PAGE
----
How to Become a Groomer

Written by

Ray Grant Walden


August 14, 2014


Grooming is an essential part of pet care that involves the cleaning and proper hygiene for a variety of animals to make sure they are healthy and comfortable. Groomers are trained animal caretakers that are responsible for maintaining the physical appearance of many different pets.

What does a groomer do?

Groomers perform a variety of grooming services for the pets of their clients such as bathing, drying, trimming, cutting, and styling the fur, cutting nails, and cleaning ears. They schedule appointments, collect information on the pet such as medical and behavioral conditions, and discuss the grooming needs with the client. They must maintain a clean and safe environment for all animals. They maintain, clean, and sanitize grooming instruments and equipment. They use a variety of tools such as brushes, combs, scissors, shedding blades, and electric clippers. Groomers also take note of the observations and provide essential medical information to the clients and veterinarians. Most groomers groom dogs, but some perform grooming services for cats and other domestic animals.

What kind of training does a groomer need?

Groomers usually need at least a high school diploma or GED. Most employers prefer applicants with some experience working with animals. Most groomers learn their skills by completion of apprenticeship programs. Apprentices work with experienced groomers for approximately 6 to 10 weeks to learn the procedures and expectations of grooming. Some aspiring groomers complete training at a licensed grooming school. The programs differ in length from 2 to 18 weeks. New groomers often begin their careers performing simple tasks such as bathing animals. They move on to more advanced tasks as they gain skills and experience. Many experienced groomers gain certification from the National Dog Groomers Association of America.

What are the prospects for a career as a groomer?

Employment of groomers is expected to grow faster than average for all professions, increasing 19% through 2016 (1). The growing pet population and increased concentration of pet appearance and care will drive job growth.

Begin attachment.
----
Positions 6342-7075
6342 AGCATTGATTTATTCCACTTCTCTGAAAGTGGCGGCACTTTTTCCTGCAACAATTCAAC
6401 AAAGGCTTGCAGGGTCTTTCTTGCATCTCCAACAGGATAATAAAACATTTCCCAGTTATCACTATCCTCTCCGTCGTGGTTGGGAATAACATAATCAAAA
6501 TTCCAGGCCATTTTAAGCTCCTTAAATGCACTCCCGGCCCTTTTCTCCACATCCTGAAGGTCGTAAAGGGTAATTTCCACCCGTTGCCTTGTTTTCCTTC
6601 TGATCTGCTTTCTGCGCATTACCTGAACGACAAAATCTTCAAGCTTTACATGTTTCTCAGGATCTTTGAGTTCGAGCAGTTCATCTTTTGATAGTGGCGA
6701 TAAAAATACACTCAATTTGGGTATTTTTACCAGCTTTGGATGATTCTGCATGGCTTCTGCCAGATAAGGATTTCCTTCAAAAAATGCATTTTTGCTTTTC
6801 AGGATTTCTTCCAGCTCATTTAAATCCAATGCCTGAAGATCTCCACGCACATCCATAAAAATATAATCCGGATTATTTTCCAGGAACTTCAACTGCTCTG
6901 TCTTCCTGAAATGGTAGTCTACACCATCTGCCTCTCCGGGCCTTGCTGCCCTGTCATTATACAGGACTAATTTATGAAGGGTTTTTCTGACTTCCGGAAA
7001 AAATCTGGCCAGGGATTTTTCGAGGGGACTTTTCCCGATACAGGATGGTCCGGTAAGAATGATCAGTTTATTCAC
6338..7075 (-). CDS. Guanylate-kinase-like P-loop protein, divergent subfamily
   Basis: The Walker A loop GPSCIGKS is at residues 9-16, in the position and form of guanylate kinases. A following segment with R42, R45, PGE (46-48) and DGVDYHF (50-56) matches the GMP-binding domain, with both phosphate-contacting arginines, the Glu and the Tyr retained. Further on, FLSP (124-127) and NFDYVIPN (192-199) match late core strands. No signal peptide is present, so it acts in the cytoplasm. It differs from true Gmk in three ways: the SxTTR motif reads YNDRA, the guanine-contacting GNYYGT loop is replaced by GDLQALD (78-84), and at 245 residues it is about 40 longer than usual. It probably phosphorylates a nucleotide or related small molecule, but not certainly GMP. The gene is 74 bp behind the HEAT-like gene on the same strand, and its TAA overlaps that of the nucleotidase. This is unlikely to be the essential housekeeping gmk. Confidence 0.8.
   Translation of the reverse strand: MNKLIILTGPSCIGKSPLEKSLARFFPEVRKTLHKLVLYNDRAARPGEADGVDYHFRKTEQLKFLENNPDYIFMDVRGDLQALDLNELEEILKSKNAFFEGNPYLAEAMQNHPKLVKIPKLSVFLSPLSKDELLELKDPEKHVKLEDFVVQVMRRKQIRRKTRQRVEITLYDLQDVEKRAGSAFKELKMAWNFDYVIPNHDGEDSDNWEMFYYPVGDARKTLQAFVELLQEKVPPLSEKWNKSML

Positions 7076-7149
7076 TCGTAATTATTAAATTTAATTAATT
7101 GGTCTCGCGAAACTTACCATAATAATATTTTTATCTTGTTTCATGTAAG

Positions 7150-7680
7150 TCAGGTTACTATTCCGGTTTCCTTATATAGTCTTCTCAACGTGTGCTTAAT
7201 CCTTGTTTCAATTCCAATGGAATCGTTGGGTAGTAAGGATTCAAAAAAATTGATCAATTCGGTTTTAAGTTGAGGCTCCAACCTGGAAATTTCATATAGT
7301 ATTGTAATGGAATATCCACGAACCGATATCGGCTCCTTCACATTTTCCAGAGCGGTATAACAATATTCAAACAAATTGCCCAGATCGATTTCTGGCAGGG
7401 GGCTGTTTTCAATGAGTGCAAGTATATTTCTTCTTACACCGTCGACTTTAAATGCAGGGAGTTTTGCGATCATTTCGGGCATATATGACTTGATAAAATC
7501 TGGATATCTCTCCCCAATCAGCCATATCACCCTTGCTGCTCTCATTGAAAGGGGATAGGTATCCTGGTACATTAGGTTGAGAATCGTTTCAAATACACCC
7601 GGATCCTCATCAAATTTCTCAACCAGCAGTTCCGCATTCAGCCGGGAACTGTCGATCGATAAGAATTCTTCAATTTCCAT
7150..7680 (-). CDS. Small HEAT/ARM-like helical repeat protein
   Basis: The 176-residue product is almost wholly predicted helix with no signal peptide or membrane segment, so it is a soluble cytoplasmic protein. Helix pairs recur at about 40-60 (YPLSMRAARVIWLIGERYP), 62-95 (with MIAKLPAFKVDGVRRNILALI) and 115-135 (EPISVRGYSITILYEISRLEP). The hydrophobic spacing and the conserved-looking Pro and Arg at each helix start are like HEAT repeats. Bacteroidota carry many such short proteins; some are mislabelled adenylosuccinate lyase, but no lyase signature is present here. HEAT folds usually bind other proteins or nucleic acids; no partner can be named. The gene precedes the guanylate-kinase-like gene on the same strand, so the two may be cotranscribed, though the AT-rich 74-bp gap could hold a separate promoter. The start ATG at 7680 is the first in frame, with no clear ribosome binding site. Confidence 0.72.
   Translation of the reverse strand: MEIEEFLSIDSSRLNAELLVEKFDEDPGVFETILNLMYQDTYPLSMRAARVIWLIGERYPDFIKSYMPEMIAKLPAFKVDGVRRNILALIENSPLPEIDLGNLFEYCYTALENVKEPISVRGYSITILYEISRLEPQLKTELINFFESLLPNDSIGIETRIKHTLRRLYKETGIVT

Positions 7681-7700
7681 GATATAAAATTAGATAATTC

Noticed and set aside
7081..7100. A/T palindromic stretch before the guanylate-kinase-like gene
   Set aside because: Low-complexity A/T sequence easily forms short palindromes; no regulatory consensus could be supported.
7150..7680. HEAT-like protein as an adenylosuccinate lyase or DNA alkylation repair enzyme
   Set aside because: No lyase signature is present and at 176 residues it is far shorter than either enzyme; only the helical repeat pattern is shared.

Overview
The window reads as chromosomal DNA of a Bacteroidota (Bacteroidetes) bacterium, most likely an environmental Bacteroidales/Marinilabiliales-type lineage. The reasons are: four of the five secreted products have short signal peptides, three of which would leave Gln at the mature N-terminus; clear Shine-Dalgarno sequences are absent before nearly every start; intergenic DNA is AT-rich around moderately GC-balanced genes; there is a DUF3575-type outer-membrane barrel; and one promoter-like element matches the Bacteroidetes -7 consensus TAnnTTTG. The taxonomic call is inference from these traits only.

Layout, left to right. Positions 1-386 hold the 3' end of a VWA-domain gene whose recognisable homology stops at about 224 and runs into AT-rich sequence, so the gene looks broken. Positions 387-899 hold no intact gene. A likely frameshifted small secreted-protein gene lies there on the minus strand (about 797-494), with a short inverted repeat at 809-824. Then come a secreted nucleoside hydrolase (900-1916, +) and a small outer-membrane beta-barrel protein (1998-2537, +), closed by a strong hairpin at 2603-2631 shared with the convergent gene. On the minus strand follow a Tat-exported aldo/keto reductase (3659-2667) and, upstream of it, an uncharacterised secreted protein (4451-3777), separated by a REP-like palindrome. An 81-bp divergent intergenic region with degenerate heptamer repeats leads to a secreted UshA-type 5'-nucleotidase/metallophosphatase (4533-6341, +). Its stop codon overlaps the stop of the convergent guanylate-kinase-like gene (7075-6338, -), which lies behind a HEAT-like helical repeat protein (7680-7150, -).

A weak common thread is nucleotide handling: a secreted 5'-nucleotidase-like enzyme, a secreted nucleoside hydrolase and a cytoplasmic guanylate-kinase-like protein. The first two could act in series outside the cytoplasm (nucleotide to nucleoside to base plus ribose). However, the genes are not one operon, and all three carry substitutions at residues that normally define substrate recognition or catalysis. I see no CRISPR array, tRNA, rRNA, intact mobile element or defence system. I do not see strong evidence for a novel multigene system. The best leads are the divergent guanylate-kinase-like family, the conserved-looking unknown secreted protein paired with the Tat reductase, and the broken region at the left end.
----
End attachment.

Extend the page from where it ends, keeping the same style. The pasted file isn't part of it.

Job prospects are expected to be good especially for groomers with extensive experience and flexible schedules. Many job openings will arise from the need to replace groomers that retire, transfer, or leave the occupation for other reasons.

How much do groomer make?

As of this year, the middle 50% of groomers earn annual salaries between $24,347 and $37,201. The top 10% earn annual salaries of more than $43,931. (2).

A career as a groomer is a great choice for people with a strong interest in providing grooming services to a variety of pets. Groomers must be extremely comfortable working with a variety of animals and understand how to relate to them. Patience, compassion, good problem solving skills, and self-motivation are desirable characteristics. Groomers must have excellent communication and interpersonal skills and be able to work with a variety of clients and other workers. They must follow the proper procedures to avoid injury to and from animals.

Becoming a Groomer Requires Skills & Training Start Today

Are you serious about becoming a Groomer? Then you need to get the required skills and training to do it! To start your new career, first you must decide what school you want to enroll in, so you need to gather info about potential schools. Use the  College Mouse Course Search tool  to find the right course and college for you, and get started towards your new dream job today! If you want more personalized assistance, call (888) 389-7996 TOLL FREE to speak with a college advisor, who will help you find the best college for you. After you sign up for your course, make sure you fill out and submit the FAFSA so you can take advantage of any financial aid currently available to you!

Written by:  Ray Grant Walden

Ray Grant Walden attended American University College and now lives in Houston. He has enjoyed a very exciting career and has experience in a wide variety of professions, including college counseling.

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